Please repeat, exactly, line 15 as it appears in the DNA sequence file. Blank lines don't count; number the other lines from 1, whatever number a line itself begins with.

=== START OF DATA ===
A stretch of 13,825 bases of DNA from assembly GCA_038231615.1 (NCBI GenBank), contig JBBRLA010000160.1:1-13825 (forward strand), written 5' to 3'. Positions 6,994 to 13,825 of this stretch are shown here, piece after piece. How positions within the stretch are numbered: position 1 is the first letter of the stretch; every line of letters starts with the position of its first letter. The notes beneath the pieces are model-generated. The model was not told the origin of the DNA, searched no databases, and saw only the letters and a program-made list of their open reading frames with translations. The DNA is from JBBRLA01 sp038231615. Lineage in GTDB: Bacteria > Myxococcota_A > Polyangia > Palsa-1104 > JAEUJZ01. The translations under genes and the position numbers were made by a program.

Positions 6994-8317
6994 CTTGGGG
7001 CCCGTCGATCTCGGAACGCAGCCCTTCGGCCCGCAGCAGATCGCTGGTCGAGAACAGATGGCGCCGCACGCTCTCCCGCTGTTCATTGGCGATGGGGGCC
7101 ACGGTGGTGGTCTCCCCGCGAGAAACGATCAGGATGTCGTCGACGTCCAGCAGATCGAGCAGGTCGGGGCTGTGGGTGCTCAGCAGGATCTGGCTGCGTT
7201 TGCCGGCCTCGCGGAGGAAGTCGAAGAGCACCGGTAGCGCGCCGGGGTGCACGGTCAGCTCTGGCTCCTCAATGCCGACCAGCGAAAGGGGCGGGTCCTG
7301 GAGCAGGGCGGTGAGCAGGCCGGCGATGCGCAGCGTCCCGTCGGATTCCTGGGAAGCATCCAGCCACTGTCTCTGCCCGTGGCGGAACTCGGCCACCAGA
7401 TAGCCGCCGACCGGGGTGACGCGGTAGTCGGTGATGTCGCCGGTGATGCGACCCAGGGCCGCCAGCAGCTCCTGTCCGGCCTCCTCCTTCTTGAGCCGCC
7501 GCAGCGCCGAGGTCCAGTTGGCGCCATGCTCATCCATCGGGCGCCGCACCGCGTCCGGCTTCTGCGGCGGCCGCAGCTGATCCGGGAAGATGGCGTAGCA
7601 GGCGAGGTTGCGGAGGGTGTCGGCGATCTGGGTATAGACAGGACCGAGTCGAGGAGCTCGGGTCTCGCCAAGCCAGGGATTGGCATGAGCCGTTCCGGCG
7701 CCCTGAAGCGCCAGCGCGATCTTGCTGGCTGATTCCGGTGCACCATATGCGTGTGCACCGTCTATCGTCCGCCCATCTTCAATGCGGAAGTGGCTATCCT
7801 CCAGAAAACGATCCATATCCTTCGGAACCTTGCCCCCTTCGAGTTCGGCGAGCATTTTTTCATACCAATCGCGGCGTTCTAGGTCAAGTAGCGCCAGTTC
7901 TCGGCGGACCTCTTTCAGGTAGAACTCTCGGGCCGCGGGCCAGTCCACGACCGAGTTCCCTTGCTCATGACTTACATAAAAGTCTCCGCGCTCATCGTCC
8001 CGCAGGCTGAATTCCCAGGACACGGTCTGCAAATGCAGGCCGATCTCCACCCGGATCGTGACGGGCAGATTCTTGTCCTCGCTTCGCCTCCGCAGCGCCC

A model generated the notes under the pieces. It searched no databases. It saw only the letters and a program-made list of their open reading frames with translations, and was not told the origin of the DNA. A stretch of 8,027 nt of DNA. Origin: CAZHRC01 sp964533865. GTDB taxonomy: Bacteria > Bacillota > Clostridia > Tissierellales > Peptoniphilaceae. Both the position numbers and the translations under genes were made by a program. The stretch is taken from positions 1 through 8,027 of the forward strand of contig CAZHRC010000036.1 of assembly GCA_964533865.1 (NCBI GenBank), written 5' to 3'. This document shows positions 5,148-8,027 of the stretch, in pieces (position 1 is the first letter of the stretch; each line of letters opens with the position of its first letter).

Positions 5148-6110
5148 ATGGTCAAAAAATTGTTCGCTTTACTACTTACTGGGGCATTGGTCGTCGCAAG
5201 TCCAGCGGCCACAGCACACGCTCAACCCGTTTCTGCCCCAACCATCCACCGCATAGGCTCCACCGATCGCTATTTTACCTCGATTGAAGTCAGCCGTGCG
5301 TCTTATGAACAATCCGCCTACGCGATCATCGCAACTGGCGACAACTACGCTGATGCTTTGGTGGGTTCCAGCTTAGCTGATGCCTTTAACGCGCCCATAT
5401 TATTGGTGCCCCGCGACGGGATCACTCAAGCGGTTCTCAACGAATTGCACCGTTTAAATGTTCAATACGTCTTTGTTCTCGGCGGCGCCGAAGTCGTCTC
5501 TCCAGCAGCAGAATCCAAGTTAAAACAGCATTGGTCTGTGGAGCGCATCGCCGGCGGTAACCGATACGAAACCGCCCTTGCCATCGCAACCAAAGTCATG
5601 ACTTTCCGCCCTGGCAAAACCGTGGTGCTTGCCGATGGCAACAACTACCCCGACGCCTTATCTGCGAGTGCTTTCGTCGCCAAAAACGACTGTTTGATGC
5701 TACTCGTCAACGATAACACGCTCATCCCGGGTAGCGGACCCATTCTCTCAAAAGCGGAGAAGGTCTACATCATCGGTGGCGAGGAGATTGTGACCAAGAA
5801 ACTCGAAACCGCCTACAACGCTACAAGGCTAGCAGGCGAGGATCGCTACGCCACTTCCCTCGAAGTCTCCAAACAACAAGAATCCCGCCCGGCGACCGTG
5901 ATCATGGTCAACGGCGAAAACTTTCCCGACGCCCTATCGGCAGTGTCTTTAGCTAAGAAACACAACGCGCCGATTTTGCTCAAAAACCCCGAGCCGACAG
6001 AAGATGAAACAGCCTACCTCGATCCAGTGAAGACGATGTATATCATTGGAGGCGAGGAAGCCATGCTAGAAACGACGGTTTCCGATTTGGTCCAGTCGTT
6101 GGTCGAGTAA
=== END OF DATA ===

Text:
A model generated the notes under the pieces. It searched no databases. It saw only the letters and a program-made list of their open reading frames with translations, and was not told the origin of the DNA. A stretch of 8,027 nt of DNA. Origin: CAZHRC01 sp964533865. GTDB taxonomy: Bacteria > Bacillota > Clostridia > Tissierellales > Peptoniphilaceae. Both the position numbers and the translations under genes were made by a program. The stretch is taken from positions 1 through 8,027 of the forward strand of contig CAZHRC010000036.1 of assembly GCA_964533865.1 (NCBI GenBank), written 5' to 3'. This document shows positions 5,148-8,027 of the stretch, in pieces (position 1 is the first letter of the stretch; each line of letters opens with the position of its first letter).